Webinar: The impact of the COVID-19 pandemic on domestic and family violence
The COVID-19 pandemic has raised significant concerns about the “shadow pandemic” of violence against women and their children. There is now a large body of research in Australia exploring the effects of the pandemic on violence against women and their children and, in particular, intimate partner violence (IPV). The research demonstrates that frontline services are responding to more complex matters, and that there are also increased barriers for victims and survivors both reporting IPV and seeking support.
This webinar launched the publication of ANROWS research, Intimate partner violence during the COVID-19 pandemic: A survey of women in Australia, led by the Australian Institute of Criminology. This research represents the most comprehensive survey of women living in the Australian community about the nature of IPV experienced during the first 12 months of the COVID-19 pandemic. The webinar will unpack the findings of the study and its implications on future phases of the pandemic. The panel will explore how services across the DFV, police, health and legal sectors responded during the onset of the COVID-19 pandemic and discuss lessons learned as we approach the end of the second year of the pandemic. The panel will also discuss how the pandemic impacts children who live with domestic and family violence.
The webinar provides evidence- and practice-based knowledge on policy reforms and practice design in future phases of the pandemic and other natural disasters.
The discussion is facilitated by Michele Robinson (ANROWS) with:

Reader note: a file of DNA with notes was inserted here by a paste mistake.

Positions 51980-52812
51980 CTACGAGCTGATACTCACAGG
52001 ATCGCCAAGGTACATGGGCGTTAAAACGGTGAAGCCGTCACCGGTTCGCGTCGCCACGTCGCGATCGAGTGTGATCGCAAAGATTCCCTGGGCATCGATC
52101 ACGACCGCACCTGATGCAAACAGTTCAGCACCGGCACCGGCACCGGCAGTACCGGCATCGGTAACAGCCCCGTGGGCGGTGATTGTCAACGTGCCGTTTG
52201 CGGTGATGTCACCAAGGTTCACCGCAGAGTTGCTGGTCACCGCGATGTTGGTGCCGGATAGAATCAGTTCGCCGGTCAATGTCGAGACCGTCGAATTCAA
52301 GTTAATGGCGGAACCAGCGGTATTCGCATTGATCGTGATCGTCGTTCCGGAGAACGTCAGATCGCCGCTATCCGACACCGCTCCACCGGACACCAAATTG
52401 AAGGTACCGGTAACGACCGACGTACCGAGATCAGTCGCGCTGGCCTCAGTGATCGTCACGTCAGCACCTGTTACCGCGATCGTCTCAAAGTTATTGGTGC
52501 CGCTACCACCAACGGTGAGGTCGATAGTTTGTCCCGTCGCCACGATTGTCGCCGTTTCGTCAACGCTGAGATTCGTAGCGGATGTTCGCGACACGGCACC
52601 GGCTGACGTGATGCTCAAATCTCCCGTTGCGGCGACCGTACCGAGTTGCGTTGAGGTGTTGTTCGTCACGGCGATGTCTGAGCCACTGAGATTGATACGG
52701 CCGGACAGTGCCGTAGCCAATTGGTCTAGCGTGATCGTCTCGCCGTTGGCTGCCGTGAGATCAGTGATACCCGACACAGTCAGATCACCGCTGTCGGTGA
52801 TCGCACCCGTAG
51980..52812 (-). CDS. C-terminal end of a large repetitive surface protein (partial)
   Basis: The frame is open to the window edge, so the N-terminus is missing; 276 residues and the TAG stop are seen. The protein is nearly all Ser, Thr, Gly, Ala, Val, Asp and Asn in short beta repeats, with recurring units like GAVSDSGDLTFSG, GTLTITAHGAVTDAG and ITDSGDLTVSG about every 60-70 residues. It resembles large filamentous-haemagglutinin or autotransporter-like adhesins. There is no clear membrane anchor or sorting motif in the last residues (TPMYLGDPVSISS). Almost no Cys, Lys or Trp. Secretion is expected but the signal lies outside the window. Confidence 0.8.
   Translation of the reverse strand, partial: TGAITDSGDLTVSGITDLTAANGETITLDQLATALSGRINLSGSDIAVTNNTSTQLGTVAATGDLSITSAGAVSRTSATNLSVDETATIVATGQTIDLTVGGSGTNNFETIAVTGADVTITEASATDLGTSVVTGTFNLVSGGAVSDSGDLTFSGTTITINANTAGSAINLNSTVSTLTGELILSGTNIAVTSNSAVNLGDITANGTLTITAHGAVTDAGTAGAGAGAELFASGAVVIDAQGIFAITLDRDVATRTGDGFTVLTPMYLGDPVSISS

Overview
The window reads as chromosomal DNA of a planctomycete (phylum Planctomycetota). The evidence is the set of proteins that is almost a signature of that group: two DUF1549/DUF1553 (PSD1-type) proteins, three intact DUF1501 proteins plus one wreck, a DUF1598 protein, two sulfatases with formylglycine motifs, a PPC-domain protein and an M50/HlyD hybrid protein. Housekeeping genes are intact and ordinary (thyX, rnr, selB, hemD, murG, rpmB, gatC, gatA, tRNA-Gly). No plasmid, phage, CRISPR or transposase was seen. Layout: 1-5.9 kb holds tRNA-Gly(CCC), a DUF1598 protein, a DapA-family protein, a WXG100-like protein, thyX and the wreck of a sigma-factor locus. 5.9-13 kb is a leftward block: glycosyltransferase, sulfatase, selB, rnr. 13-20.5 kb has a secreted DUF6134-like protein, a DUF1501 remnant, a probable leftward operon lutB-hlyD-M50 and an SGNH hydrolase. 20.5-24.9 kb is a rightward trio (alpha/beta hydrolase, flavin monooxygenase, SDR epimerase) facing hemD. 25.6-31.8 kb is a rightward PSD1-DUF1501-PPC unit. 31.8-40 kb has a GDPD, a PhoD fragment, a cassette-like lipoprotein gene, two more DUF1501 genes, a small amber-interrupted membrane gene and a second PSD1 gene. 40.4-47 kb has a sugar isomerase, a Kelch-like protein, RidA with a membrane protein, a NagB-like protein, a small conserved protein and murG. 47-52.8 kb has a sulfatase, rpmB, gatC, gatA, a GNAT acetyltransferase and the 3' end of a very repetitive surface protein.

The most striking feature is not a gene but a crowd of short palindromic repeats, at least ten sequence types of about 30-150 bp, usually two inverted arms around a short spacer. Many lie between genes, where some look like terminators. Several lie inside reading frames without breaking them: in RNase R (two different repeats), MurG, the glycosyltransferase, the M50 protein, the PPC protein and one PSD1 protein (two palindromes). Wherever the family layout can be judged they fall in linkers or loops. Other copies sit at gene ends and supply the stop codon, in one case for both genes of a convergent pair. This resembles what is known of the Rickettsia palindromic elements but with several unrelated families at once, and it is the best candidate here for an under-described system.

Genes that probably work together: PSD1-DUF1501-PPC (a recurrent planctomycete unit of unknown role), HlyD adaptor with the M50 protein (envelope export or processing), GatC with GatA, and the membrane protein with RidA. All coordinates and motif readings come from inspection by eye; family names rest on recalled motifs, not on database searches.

- Anthony Morgan (Australian Institute of Criminology)
- Sandra Creamer (National Aboriginal and Torres Strait Islander Women’s Alliance)
- Anne Hollonds (National Children’s Commissioner)
- Justice Gill (Federal Circuit & Family Court of Australia)
- Acting Inspector Melissa Dwyer (Queensland Police Service)
- Melinda Tynan (Department of Social Services)
This webinar is designed for:
- policymakers, practice design decision-makers, practitioners and researchers working in domestic and family violence, legal, justice, police, health and other relevant areas
The webinar recording is now available to watch with captions.
Research Manager, Australian Institute of Criminology
Anthony Morgan is the Research Manager for the Australian Institute of Criminology’s Serious and Organised Crime Research Laboratory. The Lab works with partners across government and academia to adopt a crime science approach to understanding and disrupting serious crime. Anthony’s own research is focused on intimate partner violence, group-involved crime and violence and, more recently, the impact of the COVID-19 pandemic on crime. He has published extensively in the area of policing, including policing responses to domestic violence, police investigations and use of technology, police partnerships and crime analysis to inform policing.
CEO, National Aboriginal and Torres Strait Islander Women’s Alliance
Sandra Creamer is the CEO of the National Aboriginal and Torres Strait Islander Women’s Alliance (NATSIWA), Lawyer and Adjunct Professor of Public Health at the University of Queensland. She is a Wannyi/Kalkadoon, Sandra has worked with Indigenous women in Australia and globally, and believes it is important to empower Indigenous women for self-determination, equality of their rights as well as understanding how they can challenge issues that affect their communities and work with them to find solutions. Sandra was awarded an AM in 2019 for her service to Indigenous women.